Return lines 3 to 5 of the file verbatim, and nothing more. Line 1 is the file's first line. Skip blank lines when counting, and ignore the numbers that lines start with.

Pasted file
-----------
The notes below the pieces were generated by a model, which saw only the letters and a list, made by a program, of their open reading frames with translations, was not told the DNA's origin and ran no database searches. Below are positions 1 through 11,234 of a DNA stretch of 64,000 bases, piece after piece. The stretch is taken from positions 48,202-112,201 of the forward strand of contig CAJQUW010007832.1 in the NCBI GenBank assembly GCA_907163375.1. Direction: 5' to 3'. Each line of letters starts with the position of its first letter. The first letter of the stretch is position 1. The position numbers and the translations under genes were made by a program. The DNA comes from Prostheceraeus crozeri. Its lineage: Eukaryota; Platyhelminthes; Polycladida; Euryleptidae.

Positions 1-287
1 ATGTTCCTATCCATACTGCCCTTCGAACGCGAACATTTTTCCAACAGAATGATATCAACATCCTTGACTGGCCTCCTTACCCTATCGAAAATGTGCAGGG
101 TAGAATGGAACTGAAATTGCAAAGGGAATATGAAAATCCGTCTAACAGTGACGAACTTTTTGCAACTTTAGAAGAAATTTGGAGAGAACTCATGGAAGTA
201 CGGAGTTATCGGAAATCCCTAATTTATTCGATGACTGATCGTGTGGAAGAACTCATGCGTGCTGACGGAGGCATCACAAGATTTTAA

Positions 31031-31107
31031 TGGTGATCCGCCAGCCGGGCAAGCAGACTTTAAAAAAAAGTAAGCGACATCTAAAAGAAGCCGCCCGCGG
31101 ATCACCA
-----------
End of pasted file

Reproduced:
1 ATGTTCCTATCCATACTGCCCTTCGAACGCGAACATTTTTCCAACAGAATGATATCAACATCCTTGACTGGCCTCCTTACCCTATCGAAAATGTGCAGGG
101 TAGAATGGAACTGAAATTGCAAAGGGAATATGAAAATCCGTCTAACAGTGACGAACTTTTTGCAACTTTAGAAGAAATTTGGAGAGAACTCATGGAAGTA
201 CGGAGTTATCGGAAATCCCTAATTTATTCGATGACTGATCGTGTGGAAGAACTCATGCGTGCTGACGGAGGCATCACAAGATTTTAA